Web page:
A recent update shows he still affirms this position.

I thought I read somewhere that the Library of Congress uses MAM-A archival gold DVD's but considering the cost I stick with TY's. I usually purchase through http://www.rima.com, while McFarland recommends another vendor in his article.

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Rumors say CDs and DVDs won't remember your data longer than ten years.

You just said it: RUMOURS! :)

The Optical Storage Technology Association (OSTA) has published the following longevity estimates for recordable optical media:

Manufacturers' estimated recorded life span.

CD-R: 50-200 years

CD-RW: 20-100 years

DVD+R: 30-100 years

DVD+RW: 30 years

BD-R 50+ years

So, chances are that you may not live long enough to prove these estimates wrong! :)

Now compare that to the average lifespan of a platter hard disk (2-10 years). Optical media win that contest hands down.

And then there is the good old stone tablet which will last a couple of thousand years. But the data density of 0.001 kbit/kg is a bit of a showstopper. :P

But in IT, the Cranberry Diamondisc DVD is considered to be the Holy Grail of long term storage, they boast a life span 1000 (one thousand) years. Of course it requires special hardware to burn these discs.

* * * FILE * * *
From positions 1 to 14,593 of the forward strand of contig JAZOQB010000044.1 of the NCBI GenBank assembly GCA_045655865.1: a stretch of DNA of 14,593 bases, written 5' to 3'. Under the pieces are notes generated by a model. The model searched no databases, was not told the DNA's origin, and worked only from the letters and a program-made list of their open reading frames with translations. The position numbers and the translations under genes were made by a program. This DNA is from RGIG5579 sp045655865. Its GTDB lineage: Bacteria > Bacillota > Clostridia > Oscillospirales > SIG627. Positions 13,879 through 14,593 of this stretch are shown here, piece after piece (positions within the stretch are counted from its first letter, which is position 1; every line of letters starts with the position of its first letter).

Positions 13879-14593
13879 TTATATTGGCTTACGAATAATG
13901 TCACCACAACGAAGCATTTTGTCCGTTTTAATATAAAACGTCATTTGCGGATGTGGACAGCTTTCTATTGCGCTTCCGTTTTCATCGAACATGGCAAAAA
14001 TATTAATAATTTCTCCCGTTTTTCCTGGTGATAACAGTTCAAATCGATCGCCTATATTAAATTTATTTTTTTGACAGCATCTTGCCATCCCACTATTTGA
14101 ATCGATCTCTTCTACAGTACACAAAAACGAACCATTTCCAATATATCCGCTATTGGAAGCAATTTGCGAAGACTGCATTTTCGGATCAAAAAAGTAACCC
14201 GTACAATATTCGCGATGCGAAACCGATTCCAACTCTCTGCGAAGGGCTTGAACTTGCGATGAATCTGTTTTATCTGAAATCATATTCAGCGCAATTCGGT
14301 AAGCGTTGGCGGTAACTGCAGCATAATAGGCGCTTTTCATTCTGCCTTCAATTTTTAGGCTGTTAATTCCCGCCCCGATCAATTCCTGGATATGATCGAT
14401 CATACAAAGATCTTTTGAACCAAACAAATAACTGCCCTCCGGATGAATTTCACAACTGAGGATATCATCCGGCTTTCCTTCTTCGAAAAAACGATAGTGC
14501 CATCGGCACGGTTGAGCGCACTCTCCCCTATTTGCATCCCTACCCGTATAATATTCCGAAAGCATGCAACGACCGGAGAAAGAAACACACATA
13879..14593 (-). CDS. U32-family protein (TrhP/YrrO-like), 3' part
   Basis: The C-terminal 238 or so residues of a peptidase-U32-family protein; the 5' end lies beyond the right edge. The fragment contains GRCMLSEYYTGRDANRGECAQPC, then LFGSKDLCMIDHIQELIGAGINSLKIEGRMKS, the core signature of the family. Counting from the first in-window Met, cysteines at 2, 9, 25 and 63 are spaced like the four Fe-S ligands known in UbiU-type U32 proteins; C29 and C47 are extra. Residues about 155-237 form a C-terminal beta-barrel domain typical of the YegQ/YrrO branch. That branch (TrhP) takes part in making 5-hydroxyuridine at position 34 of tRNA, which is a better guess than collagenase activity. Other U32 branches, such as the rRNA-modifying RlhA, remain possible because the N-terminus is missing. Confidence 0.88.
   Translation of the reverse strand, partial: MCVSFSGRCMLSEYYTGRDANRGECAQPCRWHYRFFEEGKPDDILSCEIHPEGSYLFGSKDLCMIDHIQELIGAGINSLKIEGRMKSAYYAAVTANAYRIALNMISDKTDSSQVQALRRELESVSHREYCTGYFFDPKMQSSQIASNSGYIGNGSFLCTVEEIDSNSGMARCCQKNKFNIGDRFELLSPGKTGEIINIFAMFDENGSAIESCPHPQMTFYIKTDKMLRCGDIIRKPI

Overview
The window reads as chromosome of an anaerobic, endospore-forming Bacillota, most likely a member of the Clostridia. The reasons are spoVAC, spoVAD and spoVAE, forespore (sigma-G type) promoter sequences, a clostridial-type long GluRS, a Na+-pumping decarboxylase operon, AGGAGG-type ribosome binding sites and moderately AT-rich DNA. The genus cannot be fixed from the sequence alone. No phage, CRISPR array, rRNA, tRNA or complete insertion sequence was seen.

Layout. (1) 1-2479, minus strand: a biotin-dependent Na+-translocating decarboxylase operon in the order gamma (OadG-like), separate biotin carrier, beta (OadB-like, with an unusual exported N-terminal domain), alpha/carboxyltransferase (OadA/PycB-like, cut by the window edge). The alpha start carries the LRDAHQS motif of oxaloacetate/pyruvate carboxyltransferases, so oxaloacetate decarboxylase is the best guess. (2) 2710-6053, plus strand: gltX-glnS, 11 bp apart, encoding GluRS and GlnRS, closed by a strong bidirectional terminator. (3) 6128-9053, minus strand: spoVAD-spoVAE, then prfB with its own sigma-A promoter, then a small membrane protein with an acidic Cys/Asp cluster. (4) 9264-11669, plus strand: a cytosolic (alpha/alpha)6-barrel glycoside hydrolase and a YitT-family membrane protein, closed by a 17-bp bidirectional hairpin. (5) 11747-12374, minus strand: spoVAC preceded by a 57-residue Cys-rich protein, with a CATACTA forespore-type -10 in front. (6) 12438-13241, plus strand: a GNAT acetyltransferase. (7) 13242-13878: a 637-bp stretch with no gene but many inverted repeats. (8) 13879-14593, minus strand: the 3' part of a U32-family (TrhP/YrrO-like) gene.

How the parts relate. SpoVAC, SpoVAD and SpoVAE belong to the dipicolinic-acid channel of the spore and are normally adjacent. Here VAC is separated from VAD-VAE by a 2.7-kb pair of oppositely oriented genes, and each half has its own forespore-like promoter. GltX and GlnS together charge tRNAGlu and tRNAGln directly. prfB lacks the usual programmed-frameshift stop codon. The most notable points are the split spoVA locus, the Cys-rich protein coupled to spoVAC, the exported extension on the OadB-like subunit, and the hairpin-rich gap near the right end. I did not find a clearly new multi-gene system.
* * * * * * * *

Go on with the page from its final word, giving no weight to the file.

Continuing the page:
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there's a fair amount of anecdotal remarks on cds not lasting particularly long. –  Paul Nathan Nov 16 '09 at 17:00
    
YMMV of course, and only one set of backups isn't the best strategy anyway. but recommending platter HDDs instead of optical media because they last longer is plain wrong, they're cheap and fast alright but they're not really a choice for long term storage. they are no match for the longevity of CDs or DVDs. even magnetic tape lasts 6 times longer than the average life span of a hard disk. –  Molly7244 Nov 16 '09 at 17:21
    
hard disks being used or hard disks written to, disconnected, and put in a labelled box? –  Paul Nathan Nov 16 '09 at 17:43
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i don't think that there is much of a difference, it's probably worse if you don't fire up the discs every now and then, corrosion being its worst enemy. hard discs aren't really made for long term storage. –  Molly7244 Nov 16 '09 at 18:32

I'm not sure hard drives are any better than CD/DVD long term. The only way to be really sure is to keep checking the data and refreshing it. There are CD's/DVD's that are specifically designed for long term storage but as always these are more expensive.

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I think it has to do with how much you're willing to spend. I've thought about this in the past and the best solution I could come up with was a NAS with 2 large HDDs in RAID 1 configuration. This way you're protected from HDD failure and I'm pretty sure that Ethernet will still be around 10 years from now. Only worry is if the NAS itself breaks down, so you'd need a quality one.

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From http://www.superwarehouse.com/HP_5.2_GB_Magneto_Optical_Disk/88146J/p/54344: